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Anti-China Protests in Vietnam and Philippines, Following Disputes Over Sea Oil-Gas Deposits

May 14, 2014  

Anti-China protests in Vietnam, following disputes over oil-gas deposits in South China Sea

China denies U.S. accusation over South China Sea

BEIJING, May 13, 2014 (Xinhua) --

China on Tuesday denied that U.S. Secretary of State John Kerry had accused it of making "provocative" moves in the South China Sea during a phone conversation with Chinese Foreign Minister Wang Yi.

Foreign media, including Reuters, quoted U.S. State Department spokeswoman Jen Psaki as saying Kerry told Wang over the phone that China's introduction of an oil rig and numerous government vessels in waters disputed with Vietnam was "provocative."

"In fact, U.S. Secretary of State Kerry made no such comments during the phone conversation," Chinese Foreign Ministry spokeswoman Hua Chunying told Xinhua.

According to Hua, Kerry's message during the phone talks was that the U.S. takes neither positions nor sides, and has no intention to make any judgment on the issue of territorial sovereignty.

The United States hopes all parties will properly handle the issue to maintain peace and stability in the region, Hua quoted Kerry as saying.

Wang briefed Kerry on the historical context, facts and China's stance on issues regarding situations in the South China Sea and East China Sea, according to the spokeswoman.

Wang urged the U.S. side to hold an objective, just and fair view, honor its commitments, and speak and act cautiously, so as to avoid encouraging concerned parties to take provocative actions.

"There is indeed a country taking provocative actions in the South China Sea, but this country is not China," Hua said at a regular briefing earlier on Tuesday.

Recently the United States has made mistaken comments regarding sea disputes, which have encouraged dangerous and provocative actions, she said.

"We expect the United States to reflect on its acts. If it indeed expects the Pacific Ocean to be pacific, it should think what role it can play in maintaining regional peace and stability," Hua said.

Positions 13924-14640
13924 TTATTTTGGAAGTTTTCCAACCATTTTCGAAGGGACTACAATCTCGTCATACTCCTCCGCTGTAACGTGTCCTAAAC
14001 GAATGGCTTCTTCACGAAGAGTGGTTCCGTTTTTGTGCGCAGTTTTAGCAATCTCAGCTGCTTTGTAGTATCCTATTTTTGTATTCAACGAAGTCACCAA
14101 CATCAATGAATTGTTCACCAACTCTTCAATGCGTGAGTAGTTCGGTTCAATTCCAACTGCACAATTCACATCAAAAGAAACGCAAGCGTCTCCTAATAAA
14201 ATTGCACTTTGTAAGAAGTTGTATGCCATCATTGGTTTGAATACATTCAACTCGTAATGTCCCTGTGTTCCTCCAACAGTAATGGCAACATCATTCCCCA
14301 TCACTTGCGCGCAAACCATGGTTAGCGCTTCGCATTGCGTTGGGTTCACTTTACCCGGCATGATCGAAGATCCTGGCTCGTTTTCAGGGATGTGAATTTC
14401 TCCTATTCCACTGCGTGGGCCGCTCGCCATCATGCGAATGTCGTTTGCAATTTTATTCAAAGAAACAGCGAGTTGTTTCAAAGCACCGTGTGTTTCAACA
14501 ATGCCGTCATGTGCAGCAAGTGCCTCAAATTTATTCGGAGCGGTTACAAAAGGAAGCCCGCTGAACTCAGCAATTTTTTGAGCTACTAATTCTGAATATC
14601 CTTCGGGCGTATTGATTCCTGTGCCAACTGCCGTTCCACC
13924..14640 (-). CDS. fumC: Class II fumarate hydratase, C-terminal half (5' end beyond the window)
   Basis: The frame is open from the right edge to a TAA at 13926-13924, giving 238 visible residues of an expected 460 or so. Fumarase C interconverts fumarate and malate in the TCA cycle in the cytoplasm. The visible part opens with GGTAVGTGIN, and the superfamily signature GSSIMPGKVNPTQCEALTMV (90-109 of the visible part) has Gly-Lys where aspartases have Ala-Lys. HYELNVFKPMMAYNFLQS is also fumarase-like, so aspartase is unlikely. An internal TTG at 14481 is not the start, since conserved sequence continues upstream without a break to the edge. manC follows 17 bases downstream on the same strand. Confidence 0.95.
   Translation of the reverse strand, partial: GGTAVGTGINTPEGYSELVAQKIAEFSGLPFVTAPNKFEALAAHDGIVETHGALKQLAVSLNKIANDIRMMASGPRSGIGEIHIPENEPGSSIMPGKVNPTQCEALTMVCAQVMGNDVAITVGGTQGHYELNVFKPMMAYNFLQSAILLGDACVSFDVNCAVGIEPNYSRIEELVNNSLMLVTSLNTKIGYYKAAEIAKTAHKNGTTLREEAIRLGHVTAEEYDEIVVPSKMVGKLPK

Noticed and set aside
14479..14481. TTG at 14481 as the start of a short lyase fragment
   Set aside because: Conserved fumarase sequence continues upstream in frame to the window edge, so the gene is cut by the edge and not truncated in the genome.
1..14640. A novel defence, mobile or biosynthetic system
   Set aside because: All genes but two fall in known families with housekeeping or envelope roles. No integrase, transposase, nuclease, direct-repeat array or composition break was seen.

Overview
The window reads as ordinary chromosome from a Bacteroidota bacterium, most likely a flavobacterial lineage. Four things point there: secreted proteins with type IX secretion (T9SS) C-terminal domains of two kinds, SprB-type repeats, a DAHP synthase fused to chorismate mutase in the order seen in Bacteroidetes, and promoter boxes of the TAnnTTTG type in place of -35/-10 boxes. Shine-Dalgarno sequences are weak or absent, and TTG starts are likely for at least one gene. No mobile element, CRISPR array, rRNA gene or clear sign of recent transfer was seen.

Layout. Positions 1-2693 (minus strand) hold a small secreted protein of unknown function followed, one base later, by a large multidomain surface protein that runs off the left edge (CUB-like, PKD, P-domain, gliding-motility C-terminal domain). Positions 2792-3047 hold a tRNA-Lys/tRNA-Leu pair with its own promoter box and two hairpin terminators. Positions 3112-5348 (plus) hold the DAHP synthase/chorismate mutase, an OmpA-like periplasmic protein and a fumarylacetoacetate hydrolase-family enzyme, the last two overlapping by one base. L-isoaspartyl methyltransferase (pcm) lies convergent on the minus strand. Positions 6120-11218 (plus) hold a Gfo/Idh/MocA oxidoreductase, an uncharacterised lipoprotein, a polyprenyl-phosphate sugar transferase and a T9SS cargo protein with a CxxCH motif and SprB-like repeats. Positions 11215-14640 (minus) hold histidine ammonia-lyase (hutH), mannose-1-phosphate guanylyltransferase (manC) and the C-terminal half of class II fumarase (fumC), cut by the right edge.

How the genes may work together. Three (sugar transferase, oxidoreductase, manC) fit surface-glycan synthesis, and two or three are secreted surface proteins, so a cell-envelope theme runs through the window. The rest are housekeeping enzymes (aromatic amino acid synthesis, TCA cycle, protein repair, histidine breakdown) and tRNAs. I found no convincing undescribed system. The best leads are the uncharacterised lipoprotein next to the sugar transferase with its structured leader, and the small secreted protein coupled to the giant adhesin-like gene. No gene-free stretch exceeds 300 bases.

Manila to bear consequences for deliberate provocation   2014-05-14 15:24:54

by Xinhua Writer Zhu Dongyang

BEIJING, May 14, 2014 (Xinhua) --

In a reckless move that further undermined the peace of South China Sea, Manila went ahead with a premeditated plot to provoke Beijing in a vain wish to infringe upon China's sovereignty.

Last week, Philippine police detained 11 Chinese fishermen and their boat near China's Half Moon Shoal in the South China Sea on the grounds that they poached sea turtles.

But no matter the allegation was true or not, Manila was wrong in the first place because China has indisputable sovereign rights over the Nansha Islands and the adjacent waters, including the Half Moon Shoal, where the incident occurred.

Thus any actions taken by the Philippines against the Chinese fishermen are illegal and invalid and would be regarded as direct infringements of China's sovereignty.

The timing of the incident is tricky, as it happened not long after U.S. President Barack Obama's recent visit to Manila, during which the two sides reasserted their military alliance.

The provocation also came days before the annual summit of the Association of Southeast Asian Nations (ASEAN), during which the emboldened Philippines, together with Vietnam, launched a failed bid to pit the regional bloc against Beijing over territory claims.

The Manila-Hanoi cohort evokes reminiscence of a Philippine naval delegation's beer drinking and volleyball playing with Vietnamese sailors in the South China Sea in April, widely read by the media as the two countries' budding nascent partnership amid their growing row with Beijing over contested waters.